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A group of seal-hunt protesters were acquitted yesterday of violating a 10-metre buffer zone surrounding sealing boats in the Gulf of St. Lawrence, narrowly avoiding a heavy fine and a probable ban on undertaking similar protests in future.

Judge Jean-Paul Décoste said the evidence - eyewitness testimony from fisheries officer Jean-François Sylvestre - left him unconvinced that the defendants had intruded within the 10-metre limit.

"Let us agree on this," Judge Décoste said. "It is extremely difficult, on the seas or on a frozen area in the Gulf, to figure out the distance. There are few or no reference points on which to rely."

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Defence counsel Clayton Ruby praised Judge Décoste in an interview for rising above the fact that the trial took place in the heart of seal-hunting country, where, the lawyer said, protesters are almost always convicted and no sealer ever gets convicted of an offence.

"You worry about the effect of local values on a trial," Mr. Ruby said. "This judge had the courage to say 'no, it's not a good enough case.' "

The incident took place on March 27, 2006, amid a seal hunt highlighted by well-publicized protests by musician Paul McCartney and retired French actress Brigitte Bardot.

Mr. Ruby's clients included two Canadians, Rebecca Aldworth and Andrew Plumbly. Two U.S. citizens, Chad Sisneros and Pierre Grzybowski, were also charged, along with a British citizen, Mark Glover.

All five are members of either the Humane Society of the United States or the Humane Society International.

"This prosecution was about keeping horrific photographic images of the killing of baby seals off European front pages," Mr. Ruby said yesterday. "The Ministry of Fisheries and Oceans, who waited four months before laying this charge, wants only one thing - no more photographs."

A conviction "would certainly have been followed by refusal of observation permits by the Minister of Fisheries," Mr. Ruby said.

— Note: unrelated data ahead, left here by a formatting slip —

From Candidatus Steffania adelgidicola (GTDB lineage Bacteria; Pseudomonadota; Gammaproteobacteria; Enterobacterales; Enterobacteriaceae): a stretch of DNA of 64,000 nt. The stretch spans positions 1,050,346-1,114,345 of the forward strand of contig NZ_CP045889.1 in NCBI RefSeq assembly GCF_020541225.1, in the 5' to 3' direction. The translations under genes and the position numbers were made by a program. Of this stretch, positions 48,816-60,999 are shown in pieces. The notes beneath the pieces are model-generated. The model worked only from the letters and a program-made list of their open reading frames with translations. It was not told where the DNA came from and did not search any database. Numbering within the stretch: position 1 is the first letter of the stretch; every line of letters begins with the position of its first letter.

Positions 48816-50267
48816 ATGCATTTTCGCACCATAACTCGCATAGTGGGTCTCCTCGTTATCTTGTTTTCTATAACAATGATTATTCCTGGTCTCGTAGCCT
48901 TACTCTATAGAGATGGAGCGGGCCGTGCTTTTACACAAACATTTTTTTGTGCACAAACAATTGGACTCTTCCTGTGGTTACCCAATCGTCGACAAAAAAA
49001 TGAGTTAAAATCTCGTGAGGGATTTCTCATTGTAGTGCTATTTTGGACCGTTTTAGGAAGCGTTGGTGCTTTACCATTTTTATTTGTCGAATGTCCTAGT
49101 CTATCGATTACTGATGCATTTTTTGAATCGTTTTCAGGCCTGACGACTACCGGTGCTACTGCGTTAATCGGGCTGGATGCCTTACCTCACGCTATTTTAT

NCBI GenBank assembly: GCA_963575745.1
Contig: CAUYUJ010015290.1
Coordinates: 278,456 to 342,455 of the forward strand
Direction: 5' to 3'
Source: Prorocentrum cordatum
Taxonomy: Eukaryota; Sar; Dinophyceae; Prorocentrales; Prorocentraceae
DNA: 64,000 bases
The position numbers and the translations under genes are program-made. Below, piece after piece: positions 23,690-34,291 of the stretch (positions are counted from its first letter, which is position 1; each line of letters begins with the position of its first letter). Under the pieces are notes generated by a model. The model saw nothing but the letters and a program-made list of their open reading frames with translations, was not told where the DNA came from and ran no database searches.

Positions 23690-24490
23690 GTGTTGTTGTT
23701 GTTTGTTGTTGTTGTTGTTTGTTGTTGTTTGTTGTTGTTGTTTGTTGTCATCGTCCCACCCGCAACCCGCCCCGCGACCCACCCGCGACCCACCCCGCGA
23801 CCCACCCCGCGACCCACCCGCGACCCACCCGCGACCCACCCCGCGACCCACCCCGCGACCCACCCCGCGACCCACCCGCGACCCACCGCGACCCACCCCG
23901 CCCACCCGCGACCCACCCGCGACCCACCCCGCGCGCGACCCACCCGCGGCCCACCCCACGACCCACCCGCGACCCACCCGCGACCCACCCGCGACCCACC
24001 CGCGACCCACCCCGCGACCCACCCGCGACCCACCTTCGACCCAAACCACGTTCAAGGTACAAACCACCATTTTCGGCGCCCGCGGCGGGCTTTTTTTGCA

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Mr. Sylvestre was the only Crown witness to testify that two Zodiac boats approached the fishing boat several times while hunters were dragging dead seals toward it. "I wonder why so many of the witnesses the prosecution has at its disposal were not present before the court," Judge Décoste remarked yesterday.

There were frequent clashes between sealers and protesters on the ice floes during the 2006 hunt. The protesters insist that the hunt cruelly targets only extremely young seals, which are unable to escape or even swim. The charge of violating their observation licences carried a maximum fine of $100,000 under the Marine Mammal Regulations.

Mr. Ruby used a series of four videotapes at the trial, each filmed simultaneously from a different perspective, to show that his clients never even came close to violating the buffer zone.

He noted yesterday that federal prosecutor Denis Lavoie dropped a charge of obstructing the hunt prior to the trial.

"I respected the man intensely," Mr. Ruby said. "The system doesn't always work, and the role of defence counsel is to make it work. But congratulations all around - except to the minister."

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